Local family salutes young filmmakers
Himkar Tak, a Bethesda filmmaker, was inspired to make "Medicine Man" by his contact during his high school years with soldiers at Walter Reed Army Medical Center. He watched how the families' struggled with paralysis and other wartime injuries. His 20-minute fictional film follows two city boys who go to the Adirondack Mountains to look for a magical plant that might be the cure for one of their wounded parents.
The film's compassion impressed the judges from the Jesse Thompkins III Foundation for Young People in the Arts, shortened to JT3 Art, who are searching for unique voices and stories. Tak is one of five finalists, who will be receiving grants from the foundation Thursday night at a celebration at the Brooklyn Academy of Music.
The work and drive of aspiring artists stirred Judith Thompkins, who along with her husband, Jesse, established the foundation to help young filmmakers like their late son Jesse, who in 2008 was killed by a SUV on a Brooklyn street. He was 26. His family and friends set up a living memorial for him. "We chose to invest in emerging artists who best embody our son's pursuit of artistic passion," said Judith Thompkins.
Born in Washington, Jesse Thompkins was a stand-out student at Sidwell Friends School, serving as co-president of the class of 1999, and had initially studied engineering at Columbia University. But some early exposure to acting and the film industry drew him into scriptwriting and directing. As a youngster he appeared in a Nike ad and a video for the Navy. After college he worked as a production assistant on several films, including Spike Lee's "Inside Man." He had completed a number of small film projects and scripts and was training for marathons as a way to raise money to make movies.
Judith Thompkins, with a full-time job, has teamed with her volunteers to learn about fund-raising and organizing a competition. She realized that her juggling is not so different from the challenges of the striving generation the family's group wants to help.
"They are all trying to work and earn a living. Many are living in expensive cities like New York, Los Angeles and Washington. They have to pay for rent, student loans, equipment and production costs. Then they have to find time to write and create," said Thompkins. "For me nurturing the foundation is important because I felt there was still more to be done with Jesse's life."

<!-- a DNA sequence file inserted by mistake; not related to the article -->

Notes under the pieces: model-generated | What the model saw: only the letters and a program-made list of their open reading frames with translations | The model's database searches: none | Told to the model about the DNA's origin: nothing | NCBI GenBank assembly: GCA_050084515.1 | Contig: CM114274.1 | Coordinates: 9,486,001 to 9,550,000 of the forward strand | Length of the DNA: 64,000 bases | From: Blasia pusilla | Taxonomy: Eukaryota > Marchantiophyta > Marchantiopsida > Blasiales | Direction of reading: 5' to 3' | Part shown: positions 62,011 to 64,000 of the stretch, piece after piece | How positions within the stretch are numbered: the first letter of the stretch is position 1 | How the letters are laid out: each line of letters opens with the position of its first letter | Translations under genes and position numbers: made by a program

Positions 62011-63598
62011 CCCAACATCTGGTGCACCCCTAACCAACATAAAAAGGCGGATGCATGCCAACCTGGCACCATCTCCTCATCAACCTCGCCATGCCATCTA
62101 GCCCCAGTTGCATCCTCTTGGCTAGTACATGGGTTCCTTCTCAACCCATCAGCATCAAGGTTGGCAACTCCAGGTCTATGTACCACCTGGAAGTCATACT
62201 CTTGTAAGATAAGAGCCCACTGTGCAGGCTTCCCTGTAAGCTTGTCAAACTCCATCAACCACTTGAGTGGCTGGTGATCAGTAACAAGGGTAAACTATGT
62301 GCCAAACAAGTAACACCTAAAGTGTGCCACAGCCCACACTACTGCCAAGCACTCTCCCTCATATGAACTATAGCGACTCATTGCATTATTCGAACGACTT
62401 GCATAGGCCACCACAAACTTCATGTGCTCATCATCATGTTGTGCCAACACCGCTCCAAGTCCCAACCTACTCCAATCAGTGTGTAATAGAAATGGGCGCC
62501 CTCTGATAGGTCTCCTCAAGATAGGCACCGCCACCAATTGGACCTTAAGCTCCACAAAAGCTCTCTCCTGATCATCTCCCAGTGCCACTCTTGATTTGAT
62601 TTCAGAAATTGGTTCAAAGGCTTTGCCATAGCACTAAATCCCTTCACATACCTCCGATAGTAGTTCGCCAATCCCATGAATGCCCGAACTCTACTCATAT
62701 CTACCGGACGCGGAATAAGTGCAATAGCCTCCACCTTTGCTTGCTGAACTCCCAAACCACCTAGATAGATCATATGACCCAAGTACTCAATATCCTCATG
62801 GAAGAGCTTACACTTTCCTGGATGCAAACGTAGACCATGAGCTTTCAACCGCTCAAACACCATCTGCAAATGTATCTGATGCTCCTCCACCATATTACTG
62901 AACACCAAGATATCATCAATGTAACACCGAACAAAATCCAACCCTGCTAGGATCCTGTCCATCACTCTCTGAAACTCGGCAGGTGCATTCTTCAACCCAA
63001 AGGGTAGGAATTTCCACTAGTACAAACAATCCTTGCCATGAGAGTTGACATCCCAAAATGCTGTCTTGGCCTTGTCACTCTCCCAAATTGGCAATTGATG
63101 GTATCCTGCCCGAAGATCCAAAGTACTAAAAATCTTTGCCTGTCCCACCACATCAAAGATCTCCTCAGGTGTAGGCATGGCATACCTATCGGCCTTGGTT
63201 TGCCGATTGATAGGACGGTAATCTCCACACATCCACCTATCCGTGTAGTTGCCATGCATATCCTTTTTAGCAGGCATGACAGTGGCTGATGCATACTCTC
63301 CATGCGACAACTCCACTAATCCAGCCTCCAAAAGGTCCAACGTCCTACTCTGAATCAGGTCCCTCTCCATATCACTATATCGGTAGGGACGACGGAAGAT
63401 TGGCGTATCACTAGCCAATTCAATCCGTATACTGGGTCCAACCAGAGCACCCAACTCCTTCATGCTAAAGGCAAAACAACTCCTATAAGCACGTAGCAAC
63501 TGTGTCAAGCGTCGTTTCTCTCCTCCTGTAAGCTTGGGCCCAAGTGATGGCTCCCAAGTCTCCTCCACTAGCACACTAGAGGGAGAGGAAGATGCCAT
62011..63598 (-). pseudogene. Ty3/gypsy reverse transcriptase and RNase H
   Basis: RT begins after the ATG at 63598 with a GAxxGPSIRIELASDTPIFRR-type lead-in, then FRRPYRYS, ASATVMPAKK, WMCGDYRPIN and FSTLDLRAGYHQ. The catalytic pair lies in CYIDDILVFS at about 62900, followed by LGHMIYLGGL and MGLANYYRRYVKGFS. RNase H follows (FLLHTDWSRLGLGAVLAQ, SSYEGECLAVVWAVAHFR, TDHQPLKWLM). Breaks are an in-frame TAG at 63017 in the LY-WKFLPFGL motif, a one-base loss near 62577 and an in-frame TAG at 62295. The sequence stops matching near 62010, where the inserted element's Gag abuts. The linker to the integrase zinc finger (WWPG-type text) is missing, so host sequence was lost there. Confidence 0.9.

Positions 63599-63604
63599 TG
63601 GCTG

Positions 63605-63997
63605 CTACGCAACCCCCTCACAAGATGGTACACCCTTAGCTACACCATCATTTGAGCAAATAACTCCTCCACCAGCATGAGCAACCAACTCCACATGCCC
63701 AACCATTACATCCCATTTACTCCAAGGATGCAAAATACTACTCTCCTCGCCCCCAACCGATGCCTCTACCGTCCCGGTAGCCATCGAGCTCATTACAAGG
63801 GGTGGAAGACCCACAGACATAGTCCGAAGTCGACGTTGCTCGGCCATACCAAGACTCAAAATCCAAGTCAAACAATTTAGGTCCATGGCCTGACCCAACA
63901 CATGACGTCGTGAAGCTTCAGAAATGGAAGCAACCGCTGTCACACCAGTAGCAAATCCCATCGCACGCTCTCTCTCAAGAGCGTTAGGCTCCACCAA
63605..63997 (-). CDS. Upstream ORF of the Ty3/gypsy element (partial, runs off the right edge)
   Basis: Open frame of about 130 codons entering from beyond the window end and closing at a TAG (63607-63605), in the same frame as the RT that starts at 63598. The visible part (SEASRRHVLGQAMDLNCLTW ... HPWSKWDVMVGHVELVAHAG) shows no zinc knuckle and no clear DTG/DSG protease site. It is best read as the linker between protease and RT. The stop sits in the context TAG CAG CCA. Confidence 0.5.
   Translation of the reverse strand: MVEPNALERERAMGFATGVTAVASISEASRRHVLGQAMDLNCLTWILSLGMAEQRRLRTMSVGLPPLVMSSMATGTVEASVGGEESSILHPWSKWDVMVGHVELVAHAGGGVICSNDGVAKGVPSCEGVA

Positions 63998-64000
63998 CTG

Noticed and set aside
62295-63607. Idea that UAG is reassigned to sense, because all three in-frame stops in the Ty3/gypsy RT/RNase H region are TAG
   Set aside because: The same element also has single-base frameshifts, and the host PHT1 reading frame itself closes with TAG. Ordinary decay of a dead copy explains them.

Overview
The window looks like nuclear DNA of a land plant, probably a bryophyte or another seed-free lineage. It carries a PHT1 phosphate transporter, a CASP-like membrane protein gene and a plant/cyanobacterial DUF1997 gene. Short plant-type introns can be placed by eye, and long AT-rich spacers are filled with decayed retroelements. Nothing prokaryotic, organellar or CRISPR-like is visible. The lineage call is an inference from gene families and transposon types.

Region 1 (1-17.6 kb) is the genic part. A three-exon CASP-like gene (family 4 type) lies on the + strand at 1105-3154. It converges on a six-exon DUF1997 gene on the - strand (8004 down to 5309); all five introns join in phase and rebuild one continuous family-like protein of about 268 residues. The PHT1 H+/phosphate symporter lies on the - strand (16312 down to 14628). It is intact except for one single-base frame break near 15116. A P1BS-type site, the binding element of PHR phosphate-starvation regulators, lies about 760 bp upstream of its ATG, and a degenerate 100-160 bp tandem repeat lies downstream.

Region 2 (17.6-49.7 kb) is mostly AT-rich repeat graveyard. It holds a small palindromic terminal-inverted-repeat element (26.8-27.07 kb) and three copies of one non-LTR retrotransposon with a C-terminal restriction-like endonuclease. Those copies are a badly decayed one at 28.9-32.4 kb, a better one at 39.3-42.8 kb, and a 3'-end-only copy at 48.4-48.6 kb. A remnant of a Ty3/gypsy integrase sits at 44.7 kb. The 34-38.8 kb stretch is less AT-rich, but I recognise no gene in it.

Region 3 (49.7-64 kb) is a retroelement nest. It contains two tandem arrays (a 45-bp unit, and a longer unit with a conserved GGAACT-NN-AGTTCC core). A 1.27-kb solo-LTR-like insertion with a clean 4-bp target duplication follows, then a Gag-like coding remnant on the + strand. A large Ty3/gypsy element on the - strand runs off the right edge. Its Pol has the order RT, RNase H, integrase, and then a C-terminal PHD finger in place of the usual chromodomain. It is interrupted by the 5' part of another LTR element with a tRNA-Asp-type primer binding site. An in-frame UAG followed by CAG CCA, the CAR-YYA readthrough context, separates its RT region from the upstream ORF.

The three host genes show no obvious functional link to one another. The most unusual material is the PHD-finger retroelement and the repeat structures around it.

The contest, open to filmmakers aged 18-32 who live in the Washington area or Brooklyn, attracted 23 applications this year. The grants are based on the group's fundraising tally and this year range from $500 to $2500.
Tak, 31, entered the JT3 Art contest because "I was intrigued by who Jesse was and what he did. In film generally people like the idea of journey."
Tak works on film crews doing commercials and short films to pay his living expenses. "This is a grant where you can actually spend the money on filmmaking," he said. Earlier this year "Medicine Man" landed a best short film citation in the Washington D.C. International Film Festival. He is doing pre-production work on a longer film about a World War II British pilot who crashes in India and is rescued by a prostitute and an orphaned girl. "They hope turning him over to the British will lead to a better life," Tak said.
| October 27, 2010; 9:42 AM ET
Categories: Films, Jacqueline Trescott | Tags: foundation for filmmakers, himkar tak, jesse thompkins III, judith thompkins
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